the scikits-learn and scipy libraries. Current modeling options include:

With so many different modeling options, determining which particular model is best, or even
which sub-options of a given model are best, can be a challenging task. Several features within
the `Response Surface`

node have been included to help with model selection.
The following section covers the Error tab which provides graphical representation
of the surrogate model error, i.e., the difference between actual (full) model response
and the response surface at the corresponding input values. The table on the `Model`

tab
shows several quantitative RSM Error Metrics:

`MSE`

- Mean Squared Error

`SSE`

- Sum of Squared Error

`R^2`

- R squared

`L_inf`

- L_infinity norm

`L_1`

- L_1 norm

`L_2`

- L_2 norm

The error metrics operate on either the full dataset or the out-of-sample subset for
cross validation.
In cross validation, a subset of the dataset is withheld from the fitting of the
response surface. By default, 10 percent of the dataset is withheld as
`Cross validation points`

. When cross validation is active, the RSM Error Metrics:
only apply to the withheld points. Without cross validation, the RSM Error Metrics:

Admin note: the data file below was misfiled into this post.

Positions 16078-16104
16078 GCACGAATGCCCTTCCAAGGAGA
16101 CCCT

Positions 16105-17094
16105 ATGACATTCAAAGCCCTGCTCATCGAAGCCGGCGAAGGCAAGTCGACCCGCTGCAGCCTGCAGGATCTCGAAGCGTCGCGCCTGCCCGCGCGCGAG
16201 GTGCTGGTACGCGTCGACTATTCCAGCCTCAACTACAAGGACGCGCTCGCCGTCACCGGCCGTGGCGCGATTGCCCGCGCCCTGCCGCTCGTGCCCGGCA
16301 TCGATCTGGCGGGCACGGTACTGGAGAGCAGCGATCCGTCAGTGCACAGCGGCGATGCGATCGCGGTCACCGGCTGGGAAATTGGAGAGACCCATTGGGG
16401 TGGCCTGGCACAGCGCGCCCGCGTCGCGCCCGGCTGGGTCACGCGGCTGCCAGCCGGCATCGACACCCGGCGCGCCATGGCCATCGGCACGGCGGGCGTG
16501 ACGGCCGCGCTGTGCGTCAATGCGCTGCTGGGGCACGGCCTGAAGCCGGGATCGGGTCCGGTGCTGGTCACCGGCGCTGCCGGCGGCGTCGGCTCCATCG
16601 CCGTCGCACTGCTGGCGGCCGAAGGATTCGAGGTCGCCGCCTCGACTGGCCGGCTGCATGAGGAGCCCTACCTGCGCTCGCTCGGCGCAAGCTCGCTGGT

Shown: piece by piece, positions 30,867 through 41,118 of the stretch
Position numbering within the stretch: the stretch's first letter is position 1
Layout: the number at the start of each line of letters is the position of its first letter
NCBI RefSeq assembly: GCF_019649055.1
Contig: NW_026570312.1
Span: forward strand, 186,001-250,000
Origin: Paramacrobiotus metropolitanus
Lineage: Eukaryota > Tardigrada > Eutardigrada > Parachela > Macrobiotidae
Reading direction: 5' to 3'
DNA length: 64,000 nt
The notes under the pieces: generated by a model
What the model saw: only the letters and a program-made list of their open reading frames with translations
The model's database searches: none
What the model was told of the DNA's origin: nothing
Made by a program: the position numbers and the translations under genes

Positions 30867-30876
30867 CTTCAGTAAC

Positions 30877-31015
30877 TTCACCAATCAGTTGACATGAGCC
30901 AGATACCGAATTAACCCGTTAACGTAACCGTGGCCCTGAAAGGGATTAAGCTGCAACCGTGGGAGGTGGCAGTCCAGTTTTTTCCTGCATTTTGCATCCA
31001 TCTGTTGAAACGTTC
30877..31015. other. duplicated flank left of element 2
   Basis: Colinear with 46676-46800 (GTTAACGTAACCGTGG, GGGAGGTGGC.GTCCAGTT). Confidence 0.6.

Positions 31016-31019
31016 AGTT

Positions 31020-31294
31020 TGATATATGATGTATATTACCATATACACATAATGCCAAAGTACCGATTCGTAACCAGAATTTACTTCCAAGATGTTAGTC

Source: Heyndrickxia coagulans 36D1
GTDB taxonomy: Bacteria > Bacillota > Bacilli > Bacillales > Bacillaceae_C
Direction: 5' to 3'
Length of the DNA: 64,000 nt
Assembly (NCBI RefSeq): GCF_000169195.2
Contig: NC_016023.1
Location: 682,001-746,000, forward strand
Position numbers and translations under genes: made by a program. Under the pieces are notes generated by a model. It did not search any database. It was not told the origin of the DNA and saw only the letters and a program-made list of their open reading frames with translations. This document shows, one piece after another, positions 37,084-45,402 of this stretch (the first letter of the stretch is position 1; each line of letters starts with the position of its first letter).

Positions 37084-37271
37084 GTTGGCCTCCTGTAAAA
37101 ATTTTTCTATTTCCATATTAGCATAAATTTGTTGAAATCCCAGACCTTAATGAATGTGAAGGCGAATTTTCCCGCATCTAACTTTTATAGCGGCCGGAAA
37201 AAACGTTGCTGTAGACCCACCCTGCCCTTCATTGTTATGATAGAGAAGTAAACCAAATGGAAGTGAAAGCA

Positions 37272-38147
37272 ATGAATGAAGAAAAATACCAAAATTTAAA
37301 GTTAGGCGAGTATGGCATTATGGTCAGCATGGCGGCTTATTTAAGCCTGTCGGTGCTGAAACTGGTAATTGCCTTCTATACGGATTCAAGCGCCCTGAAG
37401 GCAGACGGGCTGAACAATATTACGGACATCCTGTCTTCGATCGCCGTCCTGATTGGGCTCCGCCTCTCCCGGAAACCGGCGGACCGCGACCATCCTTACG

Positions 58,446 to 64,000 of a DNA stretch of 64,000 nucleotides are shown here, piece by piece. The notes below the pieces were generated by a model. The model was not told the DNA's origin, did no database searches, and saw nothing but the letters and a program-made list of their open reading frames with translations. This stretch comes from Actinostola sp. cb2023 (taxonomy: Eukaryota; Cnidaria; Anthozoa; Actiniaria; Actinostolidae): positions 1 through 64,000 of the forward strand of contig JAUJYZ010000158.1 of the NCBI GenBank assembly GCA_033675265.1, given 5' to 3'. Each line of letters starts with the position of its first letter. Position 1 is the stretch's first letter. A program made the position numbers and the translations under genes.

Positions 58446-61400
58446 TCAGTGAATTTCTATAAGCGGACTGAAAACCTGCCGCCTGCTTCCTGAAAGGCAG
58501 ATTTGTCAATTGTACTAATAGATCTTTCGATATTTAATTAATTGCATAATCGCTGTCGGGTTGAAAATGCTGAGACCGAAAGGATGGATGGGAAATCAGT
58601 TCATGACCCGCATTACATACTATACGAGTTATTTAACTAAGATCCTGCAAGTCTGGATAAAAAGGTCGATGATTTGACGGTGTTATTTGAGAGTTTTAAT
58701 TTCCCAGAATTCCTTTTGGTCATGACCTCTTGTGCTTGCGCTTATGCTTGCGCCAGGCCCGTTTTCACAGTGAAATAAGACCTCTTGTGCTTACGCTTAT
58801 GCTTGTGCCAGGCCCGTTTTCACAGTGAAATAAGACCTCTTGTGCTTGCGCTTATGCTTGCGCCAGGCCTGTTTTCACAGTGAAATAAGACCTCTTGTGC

apply to the whole dataset.

Since each cross validation attempt pulls random samples for testing, it can be difficult to discern improvements in the fit quality when manually adjusting model parameters. To help with this, the fitting process can be repeated multiple times by entering a value in the repeats field greater than 1.

The figure above shows several `Model`

surrogate candidates without cross
validation on the left and with 25% cross validation on the right. Without cross
validation six models show near zero error (to double precision). However, these
interpolators are designed to agree with the model at the sampled points. But
how do these surrogates perform over the entire design space, i.e., in between
the sampled points? One way to test this is with cross validation. When the
models are fit to only 75% of the samples, we see that the polynomial, gaussian
process (GP), and radial basis function (RBF) models have better predictive
accuracy of the 25% hold out data. The cross validation points can also be
used to fine tune model parameters. After activating new models or changing
model options, the error metrics can be reassessed by hitting the
`Refit Model(s)`

button. The `Refit Model(s)`

button can also be used
without changing any modeling options to simply re-draw the
`Cross validation points`

, which are drawn at random from the full data set.